NEWPORT NEWS, Va. --- The aircraft carrier Gerald R. Ford is expected to head to sea this week for its first round of sea trials, a top Navy officer said Monday.
The $12.9 billion next-generation warship had been poised to pull out Tuesday, but weather concerns scuttled those plans, sources said.
"I would expect the ship to get out to sea in the near term and probably this week," said Vice Adm. Tom Moore, who heads Naval Sea Systems Command. Moore said the Navy could take delivery of the ship in late April or early May.
Moore spoke with reporters after a panel discussion at the Sea-Air-Space exposition being held at the Gaylord National Convention Center in National Harbor, Md.
The Ford has suffered through a series of delays, much of it due to growing pains with new technology. That includes electromagnetic catapults and aircraft arresting gear that uses water-twister technology.
But now the Ford is showing progress just as the Trump administration wants to proceed full speed ahead with expanding the fleet, which includes an extra aircraft carrier.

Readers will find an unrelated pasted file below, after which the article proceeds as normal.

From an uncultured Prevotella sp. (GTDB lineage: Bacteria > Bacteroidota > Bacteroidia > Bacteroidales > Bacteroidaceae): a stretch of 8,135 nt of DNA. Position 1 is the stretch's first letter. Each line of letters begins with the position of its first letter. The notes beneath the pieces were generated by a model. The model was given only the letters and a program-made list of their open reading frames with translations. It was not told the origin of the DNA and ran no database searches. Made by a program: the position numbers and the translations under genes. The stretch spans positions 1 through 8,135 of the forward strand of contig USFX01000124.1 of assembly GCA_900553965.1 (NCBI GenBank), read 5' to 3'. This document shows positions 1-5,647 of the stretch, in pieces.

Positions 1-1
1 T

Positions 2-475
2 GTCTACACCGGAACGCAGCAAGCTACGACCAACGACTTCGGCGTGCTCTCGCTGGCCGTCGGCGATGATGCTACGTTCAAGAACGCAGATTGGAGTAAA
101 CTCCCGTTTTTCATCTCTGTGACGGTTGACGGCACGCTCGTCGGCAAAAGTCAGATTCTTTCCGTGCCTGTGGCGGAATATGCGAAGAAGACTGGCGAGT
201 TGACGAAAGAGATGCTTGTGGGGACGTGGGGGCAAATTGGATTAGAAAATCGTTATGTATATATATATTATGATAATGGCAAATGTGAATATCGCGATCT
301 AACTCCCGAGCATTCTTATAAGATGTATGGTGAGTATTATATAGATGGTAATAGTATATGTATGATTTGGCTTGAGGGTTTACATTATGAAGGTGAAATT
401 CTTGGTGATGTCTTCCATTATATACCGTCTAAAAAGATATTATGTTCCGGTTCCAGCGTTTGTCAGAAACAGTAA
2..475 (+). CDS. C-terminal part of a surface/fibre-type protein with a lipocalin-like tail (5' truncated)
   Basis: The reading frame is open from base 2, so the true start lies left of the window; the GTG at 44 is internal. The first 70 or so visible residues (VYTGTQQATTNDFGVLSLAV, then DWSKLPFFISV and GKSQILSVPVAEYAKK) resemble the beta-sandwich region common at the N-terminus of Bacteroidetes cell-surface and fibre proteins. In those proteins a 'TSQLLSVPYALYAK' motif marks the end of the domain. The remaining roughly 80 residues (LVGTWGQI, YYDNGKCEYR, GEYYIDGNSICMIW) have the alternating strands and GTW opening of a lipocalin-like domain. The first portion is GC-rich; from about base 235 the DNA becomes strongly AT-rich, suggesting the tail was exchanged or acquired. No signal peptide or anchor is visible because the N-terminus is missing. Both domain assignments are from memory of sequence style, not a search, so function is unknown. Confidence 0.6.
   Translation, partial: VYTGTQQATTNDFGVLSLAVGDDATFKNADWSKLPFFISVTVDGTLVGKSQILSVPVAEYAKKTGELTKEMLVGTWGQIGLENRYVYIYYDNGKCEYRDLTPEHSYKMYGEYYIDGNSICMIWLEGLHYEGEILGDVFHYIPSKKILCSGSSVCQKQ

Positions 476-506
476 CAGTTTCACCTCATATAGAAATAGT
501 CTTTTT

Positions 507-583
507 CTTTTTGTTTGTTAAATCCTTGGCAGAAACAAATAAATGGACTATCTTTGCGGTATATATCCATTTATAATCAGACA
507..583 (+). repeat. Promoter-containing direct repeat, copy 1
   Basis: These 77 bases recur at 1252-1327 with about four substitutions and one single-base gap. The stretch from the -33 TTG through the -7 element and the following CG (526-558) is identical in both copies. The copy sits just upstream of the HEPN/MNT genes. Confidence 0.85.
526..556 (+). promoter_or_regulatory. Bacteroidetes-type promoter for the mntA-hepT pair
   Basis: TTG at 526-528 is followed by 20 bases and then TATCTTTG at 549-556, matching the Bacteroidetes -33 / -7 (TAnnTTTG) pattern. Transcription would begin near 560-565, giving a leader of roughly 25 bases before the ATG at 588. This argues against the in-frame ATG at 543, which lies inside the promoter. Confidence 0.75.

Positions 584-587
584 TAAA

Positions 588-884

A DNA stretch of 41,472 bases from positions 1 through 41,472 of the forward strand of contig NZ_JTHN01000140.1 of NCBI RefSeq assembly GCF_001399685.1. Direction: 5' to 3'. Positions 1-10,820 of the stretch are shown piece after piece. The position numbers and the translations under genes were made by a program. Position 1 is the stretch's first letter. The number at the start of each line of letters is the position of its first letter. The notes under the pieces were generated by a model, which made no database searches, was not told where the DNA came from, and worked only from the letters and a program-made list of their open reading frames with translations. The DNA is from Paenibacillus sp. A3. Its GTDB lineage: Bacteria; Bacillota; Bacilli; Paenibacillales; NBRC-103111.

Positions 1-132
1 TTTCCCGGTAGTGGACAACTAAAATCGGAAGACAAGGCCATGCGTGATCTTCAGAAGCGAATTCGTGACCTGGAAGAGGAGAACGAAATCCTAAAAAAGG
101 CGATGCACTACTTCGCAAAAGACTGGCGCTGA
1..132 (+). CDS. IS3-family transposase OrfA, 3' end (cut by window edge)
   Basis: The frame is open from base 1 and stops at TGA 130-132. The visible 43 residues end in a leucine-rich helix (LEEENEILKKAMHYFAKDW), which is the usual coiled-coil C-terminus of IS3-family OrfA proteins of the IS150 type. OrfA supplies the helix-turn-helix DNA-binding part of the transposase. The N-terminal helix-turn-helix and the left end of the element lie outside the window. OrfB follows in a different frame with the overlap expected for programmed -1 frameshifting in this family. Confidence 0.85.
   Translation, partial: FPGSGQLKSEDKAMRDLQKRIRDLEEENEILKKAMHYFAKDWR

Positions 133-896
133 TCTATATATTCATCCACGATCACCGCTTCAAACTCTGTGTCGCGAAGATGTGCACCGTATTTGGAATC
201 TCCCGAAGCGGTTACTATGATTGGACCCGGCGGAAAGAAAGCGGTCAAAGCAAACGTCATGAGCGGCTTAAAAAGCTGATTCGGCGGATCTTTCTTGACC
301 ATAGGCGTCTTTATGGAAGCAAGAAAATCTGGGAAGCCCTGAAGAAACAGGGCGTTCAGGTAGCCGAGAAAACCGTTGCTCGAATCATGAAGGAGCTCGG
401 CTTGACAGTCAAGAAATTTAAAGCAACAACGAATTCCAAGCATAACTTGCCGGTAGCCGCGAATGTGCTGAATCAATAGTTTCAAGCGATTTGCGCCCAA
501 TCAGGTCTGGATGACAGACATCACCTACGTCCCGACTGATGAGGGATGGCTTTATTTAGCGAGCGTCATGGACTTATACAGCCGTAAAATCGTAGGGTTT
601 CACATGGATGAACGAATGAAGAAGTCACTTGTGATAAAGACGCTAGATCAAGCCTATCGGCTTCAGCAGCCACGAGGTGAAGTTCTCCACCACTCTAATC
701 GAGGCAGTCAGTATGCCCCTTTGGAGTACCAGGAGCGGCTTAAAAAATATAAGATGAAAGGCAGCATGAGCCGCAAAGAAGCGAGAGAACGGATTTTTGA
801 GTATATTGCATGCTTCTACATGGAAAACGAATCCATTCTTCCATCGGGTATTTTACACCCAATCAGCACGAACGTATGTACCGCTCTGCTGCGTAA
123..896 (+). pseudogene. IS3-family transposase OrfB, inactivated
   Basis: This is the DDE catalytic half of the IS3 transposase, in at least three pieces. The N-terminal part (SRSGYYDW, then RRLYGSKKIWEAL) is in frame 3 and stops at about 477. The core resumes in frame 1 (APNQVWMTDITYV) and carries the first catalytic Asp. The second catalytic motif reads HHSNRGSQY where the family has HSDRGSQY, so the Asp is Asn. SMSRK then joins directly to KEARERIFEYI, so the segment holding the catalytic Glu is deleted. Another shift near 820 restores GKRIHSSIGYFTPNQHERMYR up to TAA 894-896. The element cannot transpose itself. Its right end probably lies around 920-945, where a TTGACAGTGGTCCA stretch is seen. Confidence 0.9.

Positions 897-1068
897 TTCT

Nuclear-powered aircraft carriers are built exclusively by Newport News Shipbuilding, a division of Huntington Ingalls Industries.
The carrier has successfully concluded a "fast cruise," a simulated underway period where the ship remains pier side, Moore said.
The initial round of at-sea tests are known as builder's trials, where the ship's basic systems are put through rigorous checks. Then Ford will go through a brief period of downtime, the length of which depends on what is found during builder's trials, Moore said.
The next step is acceptance trials, with Navy inspectors on board. Following that is delivery. (end of excerpt)
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